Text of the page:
I hope she does get a 7 figure book deal some day!

Was this your first manuscript?
No, this was not my first. I've completed five books now. Four of them are available online. The fourth book I wrote is in the hands of a publisher right now, being read. If they don't take it, I will probably change some things and upload it as well
Oooh how exciting, I hope the publisher decides to pick it up!

How long did it take you to write it?
Different Roads began in November 2012 and 2 months later it was ready to go live for sale. It was an extremely fast book to write. I started it with the idea of epublishing it as a novella. Then it grew!
Wow, it seems like it gets easier and easier for authors with each book.

Did you have it professionally edited?
I did have it professionally edited. My editor is the reason for the ending that has been so controversial, to say the least. :) I'm glad she talked me into ending it like I did.
Funny because for me the ending has always made the book and I loved the ending!!  It actually stuck with me all night and I went over the events in my mind wondering what might have happened if this character had done that or that character had done this.  Very well done!

How many different critique partners did you have?
I don't really have any critique partners. I do have about 3 non-relatives who read all of my work chapter by chapter as I write it, offering a little advice here and there.
I find this extremely encouraging since I've had a hard time finding critique partners.

It seems like you’re pretty happy with self-publishing, if you could change the way things went, is there anything you would change?
Honestly, I wouldn't change anything this time. It all had a "meant to be" feel to it. From the concept to the editor I happened up to the cover design I threw together.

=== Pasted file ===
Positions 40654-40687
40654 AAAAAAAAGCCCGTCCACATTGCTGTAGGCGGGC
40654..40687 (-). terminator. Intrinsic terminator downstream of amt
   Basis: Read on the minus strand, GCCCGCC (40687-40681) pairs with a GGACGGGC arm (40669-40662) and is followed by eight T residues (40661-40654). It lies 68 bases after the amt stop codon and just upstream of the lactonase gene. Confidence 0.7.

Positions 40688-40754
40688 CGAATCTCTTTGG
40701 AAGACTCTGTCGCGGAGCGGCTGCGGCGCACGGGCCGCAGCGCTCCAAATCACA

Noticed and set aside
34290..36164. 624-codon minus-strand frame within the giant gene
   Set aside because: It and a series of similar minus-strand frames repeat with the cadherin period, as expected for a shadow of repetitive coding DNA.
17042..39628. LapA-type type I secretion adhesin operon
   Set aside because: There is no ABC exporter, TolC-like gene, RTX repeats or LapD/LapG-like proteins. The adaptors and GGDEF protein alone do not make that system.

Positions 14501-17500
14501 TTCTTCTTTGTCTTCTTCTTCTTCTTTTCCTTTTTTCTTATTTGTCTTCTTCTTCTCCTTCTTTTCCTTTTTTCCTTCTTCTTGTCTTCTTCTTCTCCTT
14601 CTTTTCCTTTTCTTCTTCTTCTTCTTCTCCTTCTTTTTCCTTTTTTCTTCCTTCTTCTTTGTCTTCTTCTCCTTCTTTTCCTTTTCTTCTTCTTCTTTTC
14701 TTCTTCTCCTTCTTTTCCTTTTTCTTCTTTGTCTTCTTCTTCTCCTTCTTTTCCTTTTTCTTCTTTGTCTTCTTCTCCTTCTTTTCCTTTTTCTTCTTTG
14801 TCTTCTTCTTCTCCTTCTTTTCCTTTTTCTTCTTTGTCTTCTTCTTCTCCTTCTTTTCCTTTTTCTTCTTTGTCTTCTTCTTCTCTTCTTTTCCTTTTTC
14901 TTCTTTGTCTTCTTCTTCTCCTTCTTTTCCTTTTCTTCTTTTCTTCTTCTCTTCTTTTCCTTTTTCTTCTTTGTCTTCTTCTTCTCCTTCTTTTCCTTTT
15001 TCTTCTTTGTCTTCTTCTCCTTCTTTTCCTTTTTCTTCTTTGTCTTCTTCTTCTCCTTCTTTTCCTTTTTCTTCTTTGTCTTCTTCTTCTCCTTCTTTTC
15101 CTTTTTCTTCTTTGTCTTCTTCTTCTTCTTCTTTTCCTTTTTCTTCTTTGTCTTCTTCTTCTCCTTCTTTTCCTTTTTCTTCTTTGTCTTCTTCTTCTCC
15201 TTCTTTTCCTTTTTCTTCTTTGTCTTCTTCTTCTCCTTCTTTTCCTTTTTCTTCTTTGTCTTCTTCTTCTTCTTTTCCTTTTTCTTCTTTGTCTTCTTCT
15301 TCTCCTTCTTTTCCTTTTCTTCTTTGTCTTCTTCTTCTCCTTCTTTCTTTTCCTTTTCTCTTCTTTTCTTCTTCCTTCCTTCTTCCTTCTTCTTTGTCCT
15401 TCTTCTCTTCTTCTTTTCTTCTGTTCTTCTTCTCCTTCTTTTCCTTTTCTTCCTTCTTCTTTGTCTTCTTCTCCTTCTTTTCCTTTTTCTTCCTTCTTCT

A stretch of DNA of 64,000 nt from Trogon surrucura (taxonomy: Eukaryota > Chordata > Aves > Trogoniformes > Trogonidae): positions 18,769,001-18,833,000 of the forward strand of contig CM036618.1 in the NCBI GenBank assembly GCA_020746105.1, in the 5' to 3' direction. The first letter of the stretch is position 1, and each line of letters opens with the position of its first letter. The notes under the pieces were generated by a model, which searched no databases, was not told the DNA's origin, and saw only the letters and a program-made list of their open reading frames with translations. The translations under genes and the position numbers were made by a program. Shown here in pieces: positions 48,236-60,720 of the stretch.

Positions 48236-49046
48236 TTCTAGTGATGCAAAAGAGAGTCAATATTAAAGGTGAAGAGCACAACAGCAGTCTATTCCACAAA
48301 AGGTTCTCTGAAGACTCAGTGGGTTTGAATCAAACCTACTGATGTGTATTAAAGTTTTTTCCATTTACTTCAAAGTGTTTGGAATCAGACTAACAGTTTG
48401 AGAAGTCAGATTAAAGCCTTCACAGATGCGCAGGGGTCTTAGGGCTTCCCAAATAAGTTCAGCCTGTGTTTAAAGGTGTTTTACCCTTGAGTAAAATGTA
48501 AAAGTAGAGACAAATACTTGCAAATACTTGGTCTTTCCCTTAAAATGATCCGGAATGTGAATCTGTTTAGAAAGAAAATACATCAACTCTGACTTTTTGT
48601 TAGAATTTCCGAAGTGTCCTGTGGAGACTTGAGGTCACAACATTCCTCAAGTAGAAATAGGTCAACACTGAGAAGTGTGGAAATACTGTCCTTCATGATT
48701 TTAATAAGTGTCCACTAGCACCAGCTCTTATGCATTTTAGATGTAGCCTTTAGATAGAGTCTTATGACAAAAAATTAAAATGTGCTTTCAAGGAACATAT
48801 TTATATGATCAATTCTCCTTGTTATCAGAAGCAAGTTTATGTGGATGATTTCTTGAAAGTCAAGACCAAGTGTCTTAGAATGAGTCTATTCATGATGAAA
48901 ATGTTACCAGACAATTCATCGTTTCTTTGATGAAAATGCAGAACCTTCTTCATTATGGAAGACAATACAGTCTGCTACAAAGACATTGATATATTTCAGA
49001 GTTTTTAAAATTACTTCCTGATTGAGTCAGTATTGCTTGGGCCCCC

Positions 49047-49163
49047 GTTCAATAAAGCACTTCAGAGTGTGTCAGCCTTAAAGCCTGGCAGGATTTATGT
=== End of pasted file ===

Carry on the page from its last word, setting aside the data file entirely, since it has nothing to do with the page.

Lori L. Clarke has had quite a bit of success with Different Roads already and I highly recommend that you check out her book!  It was a quick, captivating read and I thoroughly enjoyed it.  Wishing a terrific writer all the success for her future!

Sunday, 3 February 2013

Fortuitous: happening by chance, especially by a lucky chance; unplanned; accidental

There are so many accidents in life that lead us down one road as opposed to another, leaving us to wonder just how different things might have been if such a fortuitous event had never been bestowed upon us.  But my question is… Is it fortuitous?  Or is it fate?

The idea of fate having every last episode planned out for us, predetermined, predestined, is a disturbing thought.  Are we really that helpless when it comes to making our own choices in life?

Just as easy as it is to believe in fate, divine providence running our lives, it is easy to believe in fortune playing its part.  I suppose this option leaves us with a little more power, but it’s still just as disappointing to think we’re supposed to wait around for the right moment, the right move, the right people just to fall into our laps.

However, the possibility that we create what we receive, leaving fate and fortune out of the mix entirely, is another widely held idea, and the most empowering vision of all.